Chol Mlobb - Daughter Educating
By: Ly Vanna.Illustration: Sao Pagnarith ( August, 2002 Volume 2 No.8 )

Chol Mlobb is a rite of passage and means to enter the shadow (Chol means enter and Mlobb refers to the shadow). This ceremony is only celebrated for the daughter of the family. There are two main aims of this celebration: to educate morality, virtue, and right behavior and to make the daughter become a beautiful girl. Through this event, the girl will become a perfect, beautiful woman that young men will pay attention to. She will also bring honor to her family. During this period, she learns many things, such as rules of conduct for women, housewifery, taking care of children, weaving, recipes and how to behave with other people. She has to wear a long sleeved shirt and a long skirt. At nighttime, she has to wear powder and saffron on her body. The duration of Chol Mlobb is dependent on how wealthy the family is and the number of members in the family. It usually takes from between three to six months. In the past, girls were not allowed to go to school because all schools were located in pagodas and most of the teachers were monks, thus the girls were not able to attend. On the other hand, some families did not want their daughters go to school so that they could keep an eye on their daughters. Many people believed that the home was the best place to educate girls at that time.

It was believed that Chol Mlobb had been extinct since the 1930s. However Chol Mlobb is highlighted in Tomm Teav (a famous Khmer story). Essentially this means that the celebration has continued within Cambodia for many years. "Nowadays, there are a few places; for example, in Sre Ambel district in Koh Kong province and also Pea Romng district in Prey Veng province, that are still keeping this meaningful event alive, but they shorten the duration to between one week and three months," said Mr. Pi Bunnin from The Buddhist Institute. Any girl can undertake Chol Mlobb, even if she is the first daughter in the family and old enough to get married, even if she lives in a middle class family with enough people to do all housework. Until now there was the question of when and why the Khmer people started this ceremony. It is probably a Khmer legend that tells the reason why the Khmer people adopted Choul Mlobb for their daughters. The legend describes a thief who had no wife and no children but he had a very nice house in the jungle, far away from the others, which he used to put away the things that he stole. When he got older he realized that: "I have a lot of property but I have nobody to inherit them. When I die all my property will be wasted. If I had a wife or children to inherit them, I would not be so worried".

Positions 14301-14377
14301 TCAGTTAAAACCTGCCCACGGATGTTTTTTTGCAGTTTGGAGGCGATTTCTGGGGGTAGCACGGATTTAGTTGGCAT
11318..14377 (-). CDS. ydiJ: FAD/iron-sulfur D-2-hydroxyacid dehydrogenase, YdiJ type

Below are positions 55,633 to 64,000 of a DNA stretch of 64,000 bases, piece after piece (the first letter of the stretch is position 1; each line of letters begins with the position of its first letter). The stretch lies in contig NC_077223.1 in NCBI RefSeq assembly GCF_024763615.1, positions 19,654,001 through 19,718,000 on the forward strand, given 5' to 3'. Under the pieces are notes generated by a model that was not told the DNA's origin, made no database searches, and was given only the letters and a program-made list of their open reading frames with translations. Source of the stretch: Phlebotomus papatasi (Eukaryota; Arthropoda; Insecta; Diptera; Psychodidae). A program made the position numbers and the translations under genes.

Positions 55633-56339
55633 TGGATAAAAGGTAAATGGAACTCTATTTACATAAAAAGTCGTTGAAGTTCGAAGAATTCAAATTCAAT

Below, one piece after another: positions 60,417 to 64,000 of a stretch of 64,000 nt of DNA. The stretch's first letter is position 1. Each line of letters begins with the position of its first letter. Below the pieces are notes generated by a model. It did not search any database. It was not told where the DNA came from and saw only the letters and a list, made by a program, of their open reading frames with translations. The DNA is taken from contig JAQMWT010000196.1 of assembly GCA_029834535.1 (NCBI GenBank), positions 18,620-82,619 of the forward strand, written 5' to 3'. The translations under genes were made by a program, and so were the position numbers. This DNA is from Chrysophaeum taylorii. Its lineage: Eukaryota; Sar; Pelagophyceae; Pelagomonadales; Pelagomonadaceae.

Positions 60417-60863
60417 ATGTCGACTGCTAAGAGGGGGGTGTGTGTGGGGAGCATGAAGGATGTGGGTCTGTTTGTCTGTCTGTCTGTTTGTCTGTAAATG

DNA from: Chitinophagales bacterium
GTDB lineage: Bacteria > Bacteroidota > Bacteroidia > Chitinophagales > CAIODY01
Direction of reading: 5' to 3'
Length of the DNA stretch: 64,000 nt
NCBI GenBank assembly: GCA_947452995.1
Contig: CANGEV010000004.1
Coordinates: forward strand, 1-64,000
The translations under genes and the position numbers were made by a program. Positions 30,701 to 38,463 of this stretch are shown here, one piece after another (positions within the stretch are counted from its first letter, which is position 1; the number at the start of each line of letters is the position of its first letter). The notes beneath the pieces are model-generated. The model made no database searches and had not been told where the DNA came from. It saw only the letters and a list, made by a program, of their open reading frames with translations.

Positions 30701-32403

So the thief walked around the village and found a group of children playing under a big mango tree. He then saw a pretty young girl amongst them. He separated her from the other children and brought her to his house. He was afraid that she would run back to her parents, so he locked her in a room and gave her food through a very small window. When she was old enough to get married she became sickly and the father invited an old lady from the village to attend to her. One day, there came a man who had just finished his magic lessons; he met the old lady and asked for her help in finding the perfect girl to marry. Then the lady told of the beauty of the thief's daughter and advised the young man to walk along the path with watermelons growing alongside. This was the result of the old woman throwing watermelon seeds to mark her path while she was walking with the thief in order to avoid losing the way. In the morning, the man went to meet the girl as the lady had told him and the two met and fell in love with each other. She tried to hide her emotions for the young man because she was afraid of her father. However, the father observed his daughter's behavior and recognized that his daughter had fallen in love. He was very angry with his daughter and so he went away.

The young couple stayed in the house together for a while and did not see the thief come back. Then they left the house and came to thank the old lady who had told the man about the beautiful girl. The old lady told the villagers that this girl was so pretty because she had stayed in the shade and when she left the shade she attracted a husband.